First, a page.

People who have a history or are currently dealing with addiction are especially vulnerable to relapse when faced with isolation, and this is especially worrisome given the intensity and duration of isolation associated with the COVID-19 crisis. With restrictions on travel and unusually stressful economic and social changes, people across the world are forced to find ways to pass time and to cope with stress. Substance use can be a maladaptive coping strategy that many people may fall back on during these difficult times.
A Forbes article noted that the sales of spirits spiked about 50% the week of March 21, a week when the onset of the pandemic began to overwhelm the United States.
“Nationally, tequila saw the biggest spike, up more than 75%, underscoring its status as the fastest growing spirits segment in the U.S,” said Forbes contributor, Joseph V Micallef. “It was followed closely by gin. Wine sales were up 66% and beer sales, in a reversal of the usual recession consumption pattern, lagged even though they still rose 42%.”
A study was conducted by the Pacific Neuroscience Institute (PNI) on the effects of stress and isolation on relapse. The results indicated that the effects of people who struggle with drug or alcohol use are at increased risk of relapse in isolation. “Preclinical studies show that animals kept in isolation are more likely to press a lever to receive a dose of drug or alcohol than animals able to interaction with other animals.”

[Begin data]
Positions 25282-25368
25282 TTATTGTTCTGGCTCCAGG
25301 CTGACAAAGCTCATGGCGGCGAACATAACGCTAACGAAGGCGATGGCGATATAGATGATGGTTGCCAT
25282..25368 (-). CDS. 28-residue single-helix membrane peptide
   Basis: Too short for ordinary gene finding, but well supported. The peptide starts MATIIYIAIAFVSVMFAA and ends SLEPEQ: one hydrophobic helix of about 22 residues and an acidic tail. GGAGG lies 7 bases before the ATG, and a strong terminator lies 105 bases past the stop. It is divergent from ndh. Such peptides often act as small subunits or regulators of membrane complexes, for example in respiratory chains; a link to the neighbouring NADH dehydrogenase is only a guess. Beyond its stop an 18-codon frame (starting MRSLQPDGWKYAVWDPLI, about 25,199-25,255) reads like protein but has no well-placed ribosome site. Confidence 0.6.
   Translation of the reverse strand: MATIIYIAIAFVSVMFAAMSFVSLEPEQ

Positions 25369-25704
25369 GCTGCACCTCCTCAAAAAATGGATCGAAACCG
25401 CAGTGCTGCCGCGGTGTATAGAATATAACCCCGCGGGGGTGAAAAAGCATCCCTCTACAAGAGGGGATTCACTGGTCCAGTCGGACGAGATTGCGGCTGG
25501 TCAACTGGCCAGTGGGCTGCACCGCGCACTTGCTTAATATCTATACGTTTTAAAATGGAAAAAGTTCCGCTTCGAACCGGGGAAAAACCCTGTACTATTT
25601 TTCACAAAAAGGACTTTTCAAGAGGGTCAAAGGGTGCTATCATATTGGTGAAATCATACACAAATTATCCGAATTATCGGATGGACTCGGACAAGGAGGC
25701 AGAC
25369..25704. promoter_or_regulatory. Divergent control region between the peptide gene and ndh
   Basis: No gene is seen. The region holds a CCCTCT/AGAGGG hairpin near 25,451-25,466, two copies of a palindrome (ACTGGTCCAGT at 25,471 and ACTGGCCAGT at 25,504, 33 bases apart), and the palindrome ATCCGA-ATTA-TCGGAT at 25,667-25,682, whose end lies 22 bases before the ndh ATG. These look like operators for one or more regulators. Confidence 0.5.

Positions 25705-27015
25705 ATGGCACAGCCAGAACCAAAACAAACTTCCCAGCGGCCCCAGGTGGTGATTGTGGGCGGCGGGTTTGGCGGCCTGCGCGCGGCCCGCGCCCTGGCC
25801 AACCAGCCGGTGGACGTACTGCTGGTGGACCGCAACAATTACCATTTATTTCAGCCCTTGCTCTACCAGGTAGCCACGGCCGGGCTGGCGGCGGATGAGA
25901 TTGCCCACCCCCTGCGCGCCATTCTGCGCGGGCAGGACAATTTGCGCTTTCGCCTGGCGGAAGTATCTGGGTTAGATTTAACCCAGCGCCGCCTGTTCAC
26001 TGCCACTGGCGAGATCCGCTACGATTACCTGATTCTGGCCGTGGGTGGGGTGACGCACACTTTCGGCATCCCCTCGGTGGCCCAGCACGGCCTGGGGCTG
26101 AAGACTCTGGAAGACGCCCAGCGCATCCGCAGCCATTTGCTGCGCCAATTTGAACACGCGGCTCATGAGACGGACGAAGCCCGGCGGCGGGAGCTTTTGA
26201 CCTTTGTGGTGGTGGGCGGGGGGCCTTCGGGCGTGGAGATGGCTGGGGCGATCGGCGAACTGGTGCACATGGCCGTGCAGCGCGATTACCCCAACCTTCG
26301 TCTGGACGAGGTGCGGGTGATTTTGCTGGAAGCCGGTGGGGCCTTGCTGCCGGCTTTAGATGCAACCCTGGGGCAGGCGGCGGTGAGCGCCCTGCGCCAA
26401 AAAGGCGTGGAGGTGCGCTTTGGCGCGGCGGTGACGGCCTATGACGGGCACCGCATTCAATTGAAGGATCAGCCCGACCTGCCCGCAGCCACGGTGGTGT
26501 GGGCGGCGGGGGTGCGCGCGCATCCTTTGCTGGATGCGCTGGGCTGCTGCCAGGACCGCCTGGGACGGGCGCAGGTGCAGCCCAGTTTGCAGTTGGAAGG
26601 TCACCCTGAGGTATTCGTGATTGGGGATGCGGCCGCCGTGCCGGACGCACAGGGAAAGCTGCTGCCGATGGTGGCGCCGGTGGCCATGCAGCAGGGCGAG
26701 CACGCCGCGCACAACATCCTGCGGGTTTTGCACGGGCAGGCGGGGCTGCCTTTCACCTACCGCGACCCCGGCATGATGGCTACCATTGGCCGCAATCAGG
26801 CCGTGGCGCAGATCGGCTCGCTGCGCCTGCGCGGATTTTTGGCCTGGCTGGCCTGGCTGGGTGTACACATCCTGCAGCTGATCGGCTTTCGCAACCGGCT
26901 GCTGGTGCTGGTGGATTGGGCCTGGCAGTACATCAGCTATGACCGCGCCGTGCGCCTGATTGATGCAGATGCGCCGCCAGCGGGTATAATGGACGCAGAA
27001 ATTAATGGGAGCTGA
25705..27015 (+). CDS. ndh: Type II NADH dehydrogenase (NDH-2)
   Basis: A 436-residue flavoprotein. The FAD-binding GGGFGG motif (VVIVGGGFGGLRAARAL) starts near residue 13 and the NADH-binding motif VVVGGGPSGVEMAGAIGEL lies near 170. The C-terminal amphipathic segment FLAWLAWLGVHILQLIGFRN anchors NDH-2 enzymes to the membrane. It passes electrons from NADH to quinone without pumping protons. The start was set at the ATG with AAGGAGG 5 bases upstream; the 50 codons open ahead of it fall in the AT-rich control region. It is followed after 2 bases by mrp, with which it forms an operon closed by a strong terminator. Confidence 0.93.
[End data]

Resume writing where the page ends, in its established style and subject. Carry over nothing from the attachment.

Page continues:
The connection between isolation and an increased need for stress-relieving rewards is proven to be a chemical reaction. The PNI recommends that those who are struggling seek out regular social interactions with sober family members, friends or other people who can offer support. There are online platforms set-up to support individuals who are struggling and cannot receive in-person help during the pandemic.
AA and SMART Recovery are two recovery platforms that have online services including specialized group forums, peer support groups, meetings, and other events designed to create remote support systems for individuals in need.
Doctors and mental health specialists are also accessible throughout this time and available to ensure that everyone has the resources they need during this global health crisis. Personal health is of the utmost priority during this time and is something we could all focus more time on.
Reach out to any people or organizations who can help you get through this difficult time, and don’t forget to make your support available to others as well. We’ll all get through this together.